©2008 Big Empire Industries and Randy Shandis Enterprises
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This week:
Knocked Up

Filthy says:
"Marriage and farts go together like peanut butter and chocolate ."

I was in a wedding party with Judd Apatow sixteen years ago ago. He's the writer and director of Knocked up. We were both groomsmen for a mutual friend and he was just getting ready to launch the Ben Stiller Show for Fox, but they didn't have a name for it yet. At the time, getting to do a prime-time sketch comedy seemed like a monumental achievement to me. Apatow was an asshole, though. He looked and acted like he had dyspepsia and that he wanted badly to be somewhere else, where he could stand around, moaning and looking like he wanted to be in yet another place. I'm not even sure he even bothered to acknowledge our friend's joyous occasion.

I saw him a few times. I'm sure he has absolutely no memory of it, but he always was an asshole to me. He also never looked happy. I knew some pretty fucking funny people, but I never heard him say anything that made me laugh. Well, until I saw him open for Garry Shandling a few years later and he did a bit where he wrote a letter back to the starving Korean child he had adopted through a late-night TV infomercial, complaining about how he had to clean his pool and his parents were so mean and he hoped the kid enjoyed the bag of rice he bought him.

Anyway, I never had a good interaction with the guy. I have no idea if he's cool now, or if he still looks like someone shoved the Pepto-Bismol bottle up his ass. But Boo-fucking-hoo. who gives a rat's ass? He makes quality shit and that's the only thing that matters. Everyone is entitled to be an asshole. One of the biggest misconceptions in our society is that everyone should be nice. Everyone should be whatever the fuck they want and karma can sort it all out. Nice is for the waitress at Denny's, not for some writer who lives 1000 miles from you. The general public has no right to expect celebrities to be nice or charming or witty. All we have a right to demand is that the stuff they sell us is the best they can do. I don't want to know Apatow, don't want to be his friend, but I do want him to make good movies.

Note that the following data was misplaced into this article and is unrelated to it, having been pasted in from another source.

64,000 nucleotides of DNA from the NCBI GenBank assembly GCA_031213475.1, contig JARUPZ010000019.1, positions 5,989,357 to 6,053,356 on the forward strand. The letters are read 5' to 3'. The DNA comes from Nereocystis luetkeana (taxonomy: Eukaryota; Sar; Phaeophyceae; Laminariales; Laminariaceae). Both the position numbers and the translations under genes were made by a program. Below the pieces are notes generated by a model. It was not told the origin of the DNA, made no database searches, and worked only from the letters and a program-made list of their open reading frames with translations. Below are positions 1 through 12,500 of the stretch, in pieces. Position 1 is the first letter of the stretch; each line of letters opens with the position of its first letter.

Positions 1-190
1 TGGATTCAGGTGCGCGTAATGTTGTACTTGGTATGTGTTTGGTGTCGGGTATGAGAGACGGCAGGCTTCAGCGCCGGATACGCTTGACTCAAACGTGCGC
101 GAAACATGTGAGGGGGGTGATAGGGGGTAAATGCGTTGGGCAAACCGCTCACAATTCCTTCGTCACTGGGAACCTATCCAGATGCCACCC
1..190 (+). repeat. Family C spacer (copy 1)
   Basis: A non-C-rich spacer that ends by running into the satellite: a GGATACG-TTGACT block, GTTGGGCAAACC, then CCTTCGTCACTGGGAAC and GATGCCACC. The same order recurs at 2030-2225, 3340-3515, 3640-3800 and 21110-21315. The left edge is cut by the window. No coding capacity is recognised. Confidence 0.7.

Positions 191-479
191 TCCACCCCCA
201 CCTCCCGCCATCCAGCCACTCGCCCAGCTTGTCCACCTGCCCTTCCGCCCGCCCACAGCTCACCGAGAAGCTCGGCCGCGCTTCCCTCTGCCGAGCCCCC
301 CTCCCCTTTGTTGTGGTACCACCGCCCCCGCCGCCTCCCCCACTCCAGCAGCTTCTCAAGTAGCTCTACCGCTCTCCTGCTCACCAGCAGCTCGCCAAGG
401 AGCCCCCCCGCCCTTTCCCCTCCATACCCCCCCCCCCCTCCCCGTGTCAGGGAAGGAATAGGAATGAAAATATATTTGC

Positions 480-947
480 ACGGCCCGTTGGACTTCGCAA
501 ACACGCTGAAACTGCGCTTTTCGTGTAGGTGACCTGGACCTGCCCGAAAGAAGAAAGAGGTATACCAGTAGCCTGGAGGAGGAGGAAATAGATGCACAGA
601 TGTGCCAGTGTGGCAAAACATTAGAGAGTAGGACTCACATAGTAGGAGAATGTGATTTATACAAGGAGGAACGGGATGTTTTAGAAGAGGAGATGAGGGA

So far, he's done that. The guy hasn't made This is Spinal Tap or even a classic, but he has made stuff that has honest-to-god guts and heart and a sincere point of view. That's fucking rare in Hollywood. Probably his masterpiece is the TV show Freaks and Geeks, which was painfully, brutally funny and tonally spot on. The episode where Bill Haverchuck is hospitalized with a severe peanut allergy is among the finest hours of television ever made. The 40-Year-Old Virgin worked because Steve Carrell was a genuinely likable and well-intentioned hero.